That’s not true. The paper leaves out economically responsible options for tax reform, and glosses over significant distortions in our present tax system.
To its credit, it does say, “Australia’s aggregate tax burden is relatively low compared with other developed countries” (that one must have slipped past the censors). But the clear inference from the paper is that we should re-balance our tax mix away from personal and business income taxes and towards consumption taxes, rather than increasing our public revenue to provide needed public goods and to reduce the budget deficit.
What is left out
The glaring omission is a carbon tax, described by Nobel Laureate economist Joseph Stiglitz as a “no brainer”, but dismissed in the politicised foreword to the document as “a drag on growth”, without any evidence or argument.
The conventional economic idea of applying taxes to cover negative externalities – that is, to bring to account costs such as pollution – gets short shrift in the paper. Rather than being described as a means of reflecting true costs, such taxes are described as “a way to change behaviour… as a way of encouraging behaviour deemed socially desirable”.
That is to suggest they belong to some “soft left” agenda of social engineering, rather than as an economic instrument to influence efficient resource allocation.
It’s unthinkable that the Treasury officials who wrote the paper could produce such a misrepresentation of responsible pricing. This section of the paper must have been written by one of Abbott’s henchmen. It reveals the dead hand of his objection to market-based approaches to climate change – in fact his whole dismissal of the economic problem of climate change.
The other big omission is to ignore the possibility of a resource rent tax, which was a major proposal in the previous government’s tax inquiry, the Henry Review. One can rightly criticise the Rudd-Gillard Government for squibbing on the Henry Review’s recommendation for a strong resource rent tax – their response was too little too late (in fact the strongest criticism should be sheeted to the Howard government for letting many of the benefits of the mining boom pass out of the country).
So long as Australia has a large mining sector, we will be subject to the destabilising effects of mining booms. Coal prices are probably in terminal decline, but there will be booms in iron ore, gas and non-ferrous metals. If we are to avoid the wild ride that has so de-stabilised our economy in past booms and capture a reasonable share of mining revenues, a resource rent tax should be on the table. Otherwise we will go through the same pain of boom and bust again and again.
What is glossed over
Although the paper raises the issue of so-called “negative gearing”, which has undoubtedly been one of the factors driving up house prices, it ignores one of its main distortions. That distortion is manifest when people borrow for an investment property, or any depreciable asset for that matter. There is a large degree of double-counting when taxpayers are allowed to count both depreciation and interest payments as deductions against income. In other words, such investment is highly privileged.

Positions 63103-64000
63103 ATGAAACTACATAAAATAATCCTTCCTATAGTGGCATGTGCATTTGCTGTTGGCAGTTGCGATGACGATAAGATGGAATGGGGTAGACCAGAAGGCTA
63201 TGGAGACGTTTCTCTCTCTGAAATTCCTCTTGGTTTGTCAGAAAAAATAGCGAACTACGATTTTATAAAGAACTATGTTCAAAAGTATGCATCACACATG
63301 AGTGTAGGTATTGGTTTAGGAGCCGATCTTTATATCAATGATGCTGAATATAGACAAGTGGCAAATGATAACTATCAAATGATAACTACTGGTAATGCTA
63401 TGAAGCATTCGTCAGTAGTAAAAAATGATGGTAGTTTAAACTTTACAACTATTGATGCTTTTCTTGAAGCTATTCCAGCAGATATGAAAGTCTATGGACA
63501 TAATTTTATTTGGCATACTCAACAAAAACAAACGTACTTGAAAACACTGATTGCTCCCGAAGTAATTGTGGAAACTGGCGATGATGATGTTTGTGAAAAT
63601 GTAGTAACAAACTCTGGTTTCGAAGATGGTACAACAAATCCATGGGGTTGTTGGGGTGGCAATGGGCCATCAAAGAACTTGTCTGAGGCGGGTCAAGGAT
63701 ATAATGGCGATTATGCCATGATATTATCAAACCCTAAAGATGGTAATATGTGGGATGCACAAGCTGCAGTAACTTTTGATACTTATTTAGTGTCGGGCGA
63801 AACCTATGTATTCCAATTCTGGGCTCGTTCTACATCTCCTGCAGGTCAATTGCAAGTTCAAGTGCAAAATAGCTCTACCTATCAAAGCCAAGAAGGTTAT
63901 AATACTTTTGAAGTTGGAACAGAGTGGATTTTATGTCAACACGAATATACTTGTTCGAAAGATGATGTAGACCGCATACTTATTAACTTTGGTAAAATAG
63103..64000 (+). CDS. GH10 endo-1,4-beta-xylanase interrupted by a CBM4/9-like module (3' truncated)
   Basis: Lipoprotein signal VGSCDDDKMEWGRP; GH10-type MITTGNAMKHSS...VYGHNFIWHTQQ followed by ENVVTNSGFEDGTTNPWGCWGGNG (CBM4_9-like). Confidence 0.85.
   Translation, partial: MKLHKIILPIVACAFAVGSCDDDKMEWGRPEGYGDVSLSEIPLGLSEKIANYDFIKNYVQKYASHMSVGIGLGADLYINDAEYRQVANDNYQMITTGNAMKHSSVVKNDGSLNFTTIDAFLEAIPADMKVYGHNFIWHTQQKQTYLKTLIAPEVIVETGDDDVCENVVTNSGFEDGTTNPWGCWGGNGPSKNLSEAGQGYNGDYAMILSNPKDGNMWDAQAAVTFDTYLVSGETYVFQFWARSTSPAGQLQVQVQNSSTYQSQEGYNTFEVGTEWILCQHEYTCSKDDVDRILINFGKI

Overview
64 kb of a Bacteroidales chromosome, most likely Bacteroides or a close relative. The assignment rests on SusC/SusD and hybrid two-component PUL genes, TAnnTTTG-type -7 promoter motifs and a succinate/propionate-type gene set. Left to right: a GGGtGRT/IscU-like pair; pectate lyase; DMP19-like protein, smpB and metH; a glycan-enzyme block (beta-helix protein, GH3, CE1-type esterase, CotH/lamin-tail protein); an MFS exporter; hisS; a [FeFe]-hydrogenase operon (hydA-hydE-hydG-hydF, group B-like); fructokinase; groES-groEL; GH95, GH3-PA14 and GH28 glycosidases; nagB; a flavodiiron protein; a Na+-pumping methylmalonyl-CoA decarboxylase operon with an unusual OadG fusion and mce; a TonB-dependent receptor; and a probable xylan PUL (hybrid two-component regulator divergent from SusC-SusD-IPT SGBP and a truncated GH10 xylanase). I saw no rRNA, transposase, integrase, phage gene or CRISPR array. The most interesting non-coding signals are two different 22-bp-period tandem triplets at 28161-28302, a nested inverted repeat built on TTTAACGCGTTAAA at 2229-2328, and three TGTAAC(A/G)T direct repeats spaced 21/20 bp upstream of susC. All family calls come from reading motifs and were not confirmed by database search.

The Treasury officials who prepared the paper would know this: it’s basic content in university economics courses. But to raise the distortion in the specific case of “negative gearing” would be to expose the fact that it is a benefit not only for mum-and-dad investors in housing, but for business investors in general, and it wouldn’t do to detract from the message that business is doing it hard because of supposedly high corporate taxes.
The other aspect glossed over is the distortion introduced in capital gains tax when, in 1999, the Howard Government halved the rate of capital gains taxation but removed indexation. This stemmed from the recommendations of the Ralph Review of business taxation, the intention of which was to encourage “financial dynamism” in the Australian economy. That is, to encourage speculation and fast turnover of assets (to the obvious benefit of the finance sector).
Because indexation was abolished, taxes are effectively levied on the inflationary component of nominal capital gains. When inflation is running at around three per cent a year, after 20 years all the benefit of the halving of the rate is lost, and from then on investors are taxed on illusory capital gains.
We have a system that rewards the speculator while punishing long-term investors, but the paper makes no mention of that distortion.
Australia does need tax reform. There is even a case for increasing the rate and extent of the GST, but only if it is part of a comprehensive package aimed at collecting more revenue and making the whole system fairer.
But when tax reform is in the context of revenue neutrality, or even a reduction in overall taxes, and the message is that corporations should pay less tax while consumers pay more, the proposals are politically dead in the water.
Much is made of Australia’s supposedly high rate of corporate tax. But Australian investors have the benefit of imputation offsetting corporate taxes (the paper sees no virtue, however, in giving advantages to domestic investors.)
More basically, the rate of corporate tax is only one factor in business investment decisions. The key factors in such decisions are usually about availability of a skilled workforce and physical infrastructure – which, of course, rely on public expenditure.
The regular World Economic Forum Global Competitiveness Reports tend to show that business tax concessions are the inducement of last resort, offered by countries with low education standards, poor infrastructure and unstable government.
Perhaps Hockey’s push for lower corporate taxes is in realisation that Australia is becoming that type of economy.
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